Some patients worry about the noise, a sort of rapid-fire banging sound due to the current of the magnet being switched on and off to make the image. The noise is amplified for the patient inside the tube, but it is not unsafe. Noise-canceling headphones or music can diminish the somewhat obtrusive sound of an MRI and make it a little more pleasant.

Spotts recommends taking a mild sedative for those who question their ability to enter the MRI and lie still for the length of time it will take so that they don’t need to return for a second pass over the site.

MRIs are mainly used for high-risk patients after they have already received breast-conserving surgery, such as a lumpectomy.

“In general, in high-risk patients, we would choose a breast MRI over X-rays,” Spotts said.

Patients with large tumors may benefit from an MRI before surgery to better treat the cancer.

“Instead of surgery first, we may send her to see a medical oncologist first,” Spotts said. Drug intervention can shrink the tumor before surgery in some cases.

“The MRI gives a much more accurate size of the tumor, even a before and after, which is helpful,” Spotts said. “And MRI after chemo allows us to see whether or not we need to remove the breast entirely.”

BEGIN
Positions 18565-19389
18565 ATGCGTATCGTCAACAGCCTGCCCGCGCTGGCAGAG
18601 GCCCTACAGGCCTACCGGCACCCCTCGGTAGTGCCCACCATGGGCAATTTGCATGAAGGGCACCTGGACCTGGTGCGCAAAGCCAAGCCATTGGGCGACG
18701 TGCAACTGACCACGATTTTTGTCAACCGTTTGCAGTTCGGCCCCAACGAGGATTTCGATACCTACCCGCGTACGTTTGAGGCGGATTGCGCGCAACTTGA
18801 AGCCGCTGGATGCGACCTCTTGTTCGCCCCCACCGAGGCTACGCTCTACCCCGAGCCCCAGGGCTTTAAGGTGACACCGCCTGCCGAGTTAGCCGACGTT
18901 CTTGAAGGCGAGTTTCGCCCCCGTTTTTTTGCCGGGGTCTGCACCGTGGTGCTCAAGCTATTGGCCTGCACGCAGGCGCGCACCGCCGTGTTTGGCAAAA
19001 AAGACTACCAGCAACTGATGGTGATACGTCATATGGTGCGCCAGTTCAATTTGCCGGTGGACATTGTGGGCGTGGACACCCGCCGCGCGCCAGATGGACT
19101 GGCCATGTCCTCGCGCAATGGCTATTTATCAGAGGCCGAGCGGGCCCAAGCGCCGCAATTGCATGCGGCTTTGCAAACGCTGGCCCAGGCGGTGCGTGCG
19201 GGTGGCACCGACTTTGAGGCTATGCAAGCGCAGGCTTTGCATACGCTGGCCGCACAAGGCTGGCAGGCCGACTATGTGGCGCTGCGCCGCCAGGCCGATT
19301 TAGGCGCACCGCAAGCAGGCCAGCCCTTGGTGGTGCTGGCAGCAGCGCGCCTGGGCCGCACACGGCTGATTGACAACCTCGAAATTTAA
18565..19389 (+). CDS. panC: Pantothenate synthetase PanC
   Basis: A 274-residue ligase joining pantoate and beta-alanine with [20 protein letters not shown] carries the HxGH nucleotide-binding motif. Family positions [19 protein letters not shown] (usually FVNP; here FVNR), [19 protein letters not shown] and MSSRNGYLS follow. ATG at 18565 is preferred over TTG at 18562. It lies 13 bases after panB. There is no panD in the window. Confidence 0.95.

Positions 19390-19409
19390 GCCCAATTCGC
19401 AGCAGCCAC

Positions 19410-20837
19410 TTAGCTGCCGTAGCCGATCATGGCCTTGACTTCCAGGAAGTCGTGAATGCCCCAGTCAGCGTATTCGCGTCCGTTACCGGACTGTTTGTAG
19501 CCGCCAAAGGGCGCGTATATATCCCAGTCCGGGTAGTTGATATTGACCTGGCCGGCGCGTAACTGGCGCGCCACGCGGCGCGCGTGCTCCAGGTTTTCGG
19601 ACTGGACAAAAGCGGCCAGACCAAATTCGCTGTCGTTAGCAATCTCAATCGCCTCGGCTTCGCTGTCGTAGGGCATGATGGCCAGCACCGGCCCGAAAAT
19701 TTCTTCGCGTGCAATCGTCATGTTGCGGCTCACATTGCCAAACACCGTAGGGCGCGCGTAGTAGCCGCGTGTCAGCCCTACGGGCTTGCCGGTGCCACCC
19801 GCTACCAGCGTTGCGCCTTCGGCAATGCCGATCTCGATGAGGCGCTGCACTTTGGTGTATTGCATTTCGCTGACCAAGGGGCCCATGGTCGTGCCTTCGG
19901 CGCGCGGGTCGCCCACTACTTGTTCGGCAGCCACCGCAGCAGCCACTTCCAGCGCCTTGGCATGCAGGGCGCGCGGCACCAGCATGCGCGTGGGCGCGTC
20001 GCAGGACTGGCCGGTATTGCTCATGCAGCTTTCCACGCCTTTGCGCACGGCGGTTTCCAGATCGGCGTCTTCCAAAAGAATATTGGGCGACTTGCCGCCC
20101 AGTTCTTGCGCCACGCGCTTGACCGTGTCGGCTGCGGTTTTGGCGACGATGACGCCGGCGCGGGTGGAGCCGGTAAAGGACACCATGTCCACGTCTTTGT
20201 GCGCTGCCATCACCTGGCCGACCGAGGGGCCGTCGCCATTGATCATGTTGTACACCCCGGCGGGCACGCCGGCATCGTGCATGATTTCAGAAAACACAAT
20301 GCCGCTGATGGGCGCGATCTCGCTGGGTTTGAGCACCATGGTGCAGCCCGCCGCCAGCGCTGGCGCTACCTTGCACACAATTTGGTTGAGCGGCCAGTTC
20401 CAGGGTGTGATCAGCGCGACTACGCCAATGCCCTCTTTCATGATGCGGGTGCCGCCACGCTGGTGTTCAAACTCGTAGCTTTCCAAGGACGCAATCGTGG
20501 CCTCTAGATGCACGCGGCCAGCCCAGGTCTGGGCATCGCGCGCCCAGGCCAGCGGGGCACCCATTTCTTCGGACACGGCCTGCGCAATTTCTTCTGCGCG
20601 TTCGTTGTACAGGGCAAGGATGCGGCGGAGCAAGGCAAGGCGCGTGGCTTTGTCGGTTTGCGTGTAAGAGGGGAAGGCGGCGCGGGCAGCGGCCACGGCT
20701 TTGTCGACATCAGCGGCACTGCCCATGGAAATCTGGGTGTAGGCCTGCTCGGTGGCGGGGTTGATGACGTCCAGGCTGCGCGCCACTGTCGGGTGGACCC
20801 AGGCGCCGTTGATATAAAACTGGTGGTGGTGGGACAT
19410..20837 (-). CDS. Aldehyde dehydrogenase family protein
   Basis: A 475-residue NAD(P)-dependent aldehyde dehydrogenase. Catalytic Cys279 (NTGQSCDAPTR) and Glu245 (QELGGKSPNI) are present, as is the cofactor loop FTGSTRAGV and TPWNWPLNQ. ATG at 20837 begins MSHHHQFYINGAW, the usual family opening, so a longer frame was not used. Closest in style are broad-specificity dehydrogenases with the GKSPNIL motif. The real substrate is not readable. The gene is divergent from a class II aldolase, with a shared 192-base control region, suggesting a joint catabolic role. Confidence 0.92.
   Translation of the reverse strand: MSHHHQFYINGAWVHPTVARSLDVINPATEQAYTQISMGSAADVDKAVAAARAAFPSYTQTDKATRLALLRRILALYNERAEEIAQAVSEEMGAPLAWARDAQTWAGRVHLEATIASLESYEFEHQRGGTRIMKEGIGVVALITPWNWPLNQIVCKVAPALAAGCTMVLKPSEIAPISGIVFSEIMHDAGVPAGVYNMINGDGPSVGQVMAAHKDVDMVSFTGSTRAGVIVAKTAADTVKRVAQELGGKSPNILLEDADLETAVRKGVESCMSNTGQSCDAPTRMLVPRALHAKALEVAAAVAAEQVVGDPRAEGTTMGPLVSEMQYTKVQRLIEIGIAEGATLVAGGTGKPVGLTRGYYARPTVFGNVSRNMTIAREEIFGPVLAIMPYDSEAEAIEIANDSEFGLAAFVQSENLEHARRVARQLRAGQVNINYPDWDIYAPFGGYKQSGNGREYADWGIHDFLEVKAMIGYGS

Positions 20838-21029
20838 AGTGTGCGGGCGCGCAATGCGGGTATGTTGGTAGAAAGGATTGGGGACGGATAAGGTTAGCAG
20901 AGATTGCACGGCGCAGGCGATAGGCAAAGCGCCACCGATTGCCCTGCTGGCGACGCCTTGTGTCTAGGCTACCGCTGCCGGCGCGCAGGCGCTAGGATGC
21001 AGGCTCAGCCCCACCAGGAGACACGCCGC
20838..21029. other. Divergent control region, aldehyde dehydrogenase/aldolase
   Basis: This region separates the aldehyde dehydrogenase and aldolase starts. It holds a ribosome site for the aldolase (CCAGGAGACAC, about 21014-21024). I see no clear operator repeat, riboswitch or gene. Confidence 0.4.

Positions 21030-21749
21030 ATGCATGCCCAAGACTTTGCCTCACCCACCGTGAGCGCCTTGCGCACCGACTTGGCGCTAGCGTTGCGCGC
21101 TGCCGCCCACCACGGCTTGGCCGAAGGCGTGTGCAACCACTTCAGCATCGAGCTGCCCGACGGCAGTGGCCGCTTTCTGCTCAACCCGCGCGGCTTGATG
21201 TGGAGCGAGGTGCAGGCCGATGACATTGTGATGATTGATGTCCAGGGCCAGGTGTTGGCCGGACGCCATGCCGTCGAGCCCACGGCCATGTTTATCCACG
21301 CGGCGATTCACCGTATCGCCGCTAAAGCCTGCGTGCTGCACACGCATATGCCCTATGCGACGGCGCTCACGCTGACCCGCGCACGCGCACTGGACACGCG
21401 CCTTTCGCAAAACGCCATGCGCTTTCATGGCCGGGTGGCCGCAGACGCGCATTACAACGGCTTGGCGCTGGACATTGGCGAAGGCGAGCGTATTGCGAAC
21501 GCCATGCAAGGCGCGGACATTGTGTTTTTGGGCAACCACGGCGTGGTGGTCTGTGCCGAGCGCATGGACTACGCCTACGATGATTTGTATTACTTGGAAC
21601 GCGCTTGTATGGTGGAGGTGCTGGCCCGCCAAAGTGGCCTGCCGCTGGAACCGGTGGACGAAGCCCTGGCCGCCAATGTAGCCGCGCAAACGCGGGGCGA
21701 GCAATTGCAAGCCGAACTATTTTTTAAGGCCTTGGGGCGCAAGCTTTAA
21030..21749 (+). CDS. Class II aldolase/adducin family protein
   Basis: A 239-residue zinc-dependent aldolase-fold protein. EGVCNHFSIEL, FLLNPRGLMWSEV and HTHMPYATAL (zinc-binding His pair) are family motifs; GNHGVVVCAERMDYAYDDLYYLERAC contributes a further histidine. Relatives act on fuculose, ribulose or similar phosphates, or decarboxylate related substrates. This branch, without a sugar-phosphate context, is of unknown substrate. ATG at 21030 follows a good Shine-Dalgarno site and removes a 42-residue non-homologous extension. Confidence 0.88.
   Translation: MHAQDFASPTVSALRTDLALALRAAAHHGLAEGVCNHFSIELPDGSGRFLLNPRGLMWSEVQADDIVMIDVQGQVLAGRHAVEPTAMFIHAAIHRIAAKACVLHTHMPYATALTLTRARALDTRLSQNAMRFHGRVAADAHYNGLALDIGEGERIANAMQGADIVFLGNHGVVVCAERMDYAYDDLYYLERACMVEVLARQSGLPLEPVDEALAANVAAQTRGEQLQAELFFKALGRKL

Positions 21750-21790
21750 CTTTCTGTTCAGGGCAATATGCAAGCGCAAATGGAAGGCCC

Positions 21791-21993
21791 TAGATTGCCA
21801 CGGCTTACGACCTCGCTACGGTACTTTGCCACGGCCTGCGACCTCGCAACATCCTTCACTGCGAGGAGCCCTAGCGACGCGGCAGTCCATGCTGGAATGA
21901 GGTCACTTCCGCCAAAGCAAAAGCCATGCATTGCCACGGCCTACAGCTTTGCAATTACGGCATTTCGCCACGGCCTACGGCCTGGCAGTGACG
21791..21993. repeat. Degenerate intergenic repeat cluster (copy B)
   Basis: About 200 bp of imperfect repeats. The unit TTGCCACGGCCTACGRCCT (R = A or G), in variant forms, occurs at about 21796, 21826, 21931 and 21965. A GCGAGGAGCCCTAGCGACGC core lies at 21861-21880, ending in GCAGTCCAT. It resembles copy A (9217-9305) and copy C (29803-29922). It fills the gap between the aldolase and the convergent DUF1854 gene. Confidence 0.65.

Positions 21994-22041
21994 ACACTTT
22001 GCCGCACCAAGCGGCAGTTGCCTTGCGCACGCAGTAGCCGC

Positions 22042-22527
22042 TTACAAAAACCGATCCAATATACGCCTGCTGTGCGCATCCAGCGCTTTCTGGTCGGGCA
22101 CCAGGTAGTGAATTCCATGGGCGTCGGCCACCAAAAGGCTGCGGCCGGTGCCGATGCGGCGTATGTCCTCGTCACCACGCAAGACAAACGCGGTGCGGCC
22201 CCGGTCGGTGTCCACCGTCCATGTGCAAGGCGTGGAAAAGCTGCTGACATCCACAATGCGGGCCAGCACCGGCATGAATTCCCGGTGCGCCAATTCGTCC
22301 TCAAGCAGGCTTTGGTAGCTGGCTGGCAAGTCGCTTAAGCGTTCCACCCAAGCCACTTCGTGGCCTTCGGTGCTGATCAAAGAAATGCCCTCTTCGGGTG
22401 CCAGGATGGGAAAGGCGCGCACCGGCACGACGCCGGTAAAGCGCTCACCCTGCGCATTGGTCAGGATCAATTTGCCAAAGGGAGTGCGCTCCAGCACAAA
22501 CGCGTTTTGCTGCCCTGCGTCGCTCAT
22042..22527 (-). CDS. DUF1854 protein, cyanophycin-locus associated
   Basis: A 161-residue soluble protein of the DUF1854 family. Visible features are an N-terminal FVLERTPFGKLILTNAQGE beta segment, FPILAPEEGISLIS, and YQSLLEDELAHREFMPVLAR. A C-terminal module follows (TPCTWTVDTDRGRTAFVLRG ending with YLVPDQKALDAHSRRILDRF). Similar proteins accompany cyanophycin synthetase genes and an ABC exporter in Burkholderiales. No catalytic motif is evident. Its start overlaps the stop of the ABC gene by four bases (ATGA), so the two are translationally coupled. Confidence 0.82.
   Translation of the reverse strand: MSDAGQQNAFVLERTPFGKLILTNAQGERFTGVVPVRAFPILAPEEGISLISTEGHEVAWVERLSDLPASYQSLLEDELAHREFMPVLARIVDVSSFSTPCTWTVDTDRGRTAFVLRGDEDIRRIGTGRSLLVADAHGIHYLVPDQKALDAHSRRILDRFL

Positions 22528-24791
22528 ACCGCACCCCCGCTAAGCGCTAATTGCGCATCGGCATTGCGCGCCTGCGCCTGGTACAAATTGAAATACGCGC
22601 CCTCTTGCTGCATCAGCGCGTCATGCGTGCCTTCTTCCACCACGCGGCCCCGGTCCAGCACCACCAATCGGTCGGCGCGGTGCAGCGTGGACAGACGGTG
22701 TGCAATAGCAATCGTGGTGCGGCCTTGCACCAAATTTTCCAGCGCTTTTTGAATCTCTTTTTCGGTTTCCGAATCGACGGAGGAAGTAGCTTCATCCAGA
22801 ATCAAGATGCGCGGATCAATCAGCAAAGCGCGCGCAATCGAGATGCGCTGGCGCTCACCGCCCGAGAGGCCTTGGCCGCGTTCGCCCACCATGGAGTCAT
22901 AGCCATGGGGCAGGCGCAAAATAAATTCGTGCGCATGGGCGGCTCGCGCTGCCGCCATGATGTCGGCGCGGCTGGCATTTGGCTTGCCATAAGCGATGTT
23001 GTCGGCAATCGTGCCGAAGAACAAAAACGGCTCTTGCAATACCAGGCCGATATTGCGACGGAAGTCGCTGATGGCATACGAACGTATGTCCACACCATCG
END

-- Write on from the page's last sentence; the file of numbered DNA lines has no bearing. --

Once a patient has been deemed high-risk for breast cancer, either through gene testing or a family history of breast cancer, an MRI becomes a part of the preventive medical routine.

“The BRCA mutation or other family risks that makes them a high-risk patient, we alternate the MRI every six months with a mammogram,” she said.

An MRI with mammography in patients who had previously been diagnosed with cancer found returning cancer at stage 0 or 1 better than other combinations of preventive screening methods, according to a June article in the Journal of the American Medical Association Oncology.

However, an MRI is not always better than an X-ray or other early-detection methods for those who have no history of breast cancer.

“An MRI is very sensitive, but it is not specific, so when you are doing a breast MRI it picks up benign things in the breast,” Spotts said. “An MRI is not sensitive in picking up very early breast cancer, so you could have early breast cancer that would not be detected on MRI.”

An MRI is not always the best choice; for instance, it is not good for evaluating lymph nodes.

“You have to be very selective with who you give an MRI to,” Spotts said.

For younger women, hormonal changes can affect the outcome of an MRI.

“They need to know that if they are told something is there, and it’s within 10 days of their cycle, it could be (wrong),” she said.

This can lead to more drastic measures that may be excessive.

“The poor patient has been through a lot of this stuff and, in my opinion, it could be unnecessary to get an MRI,” she said. “There is stress from what you will find out, much less than the MRI itself.”

If you aren’t sure, get a second opinion.

“Getting an MRI, it’s up to the doctor,” Spotts said. “And since it’s up to the doctor, it’s up to you.”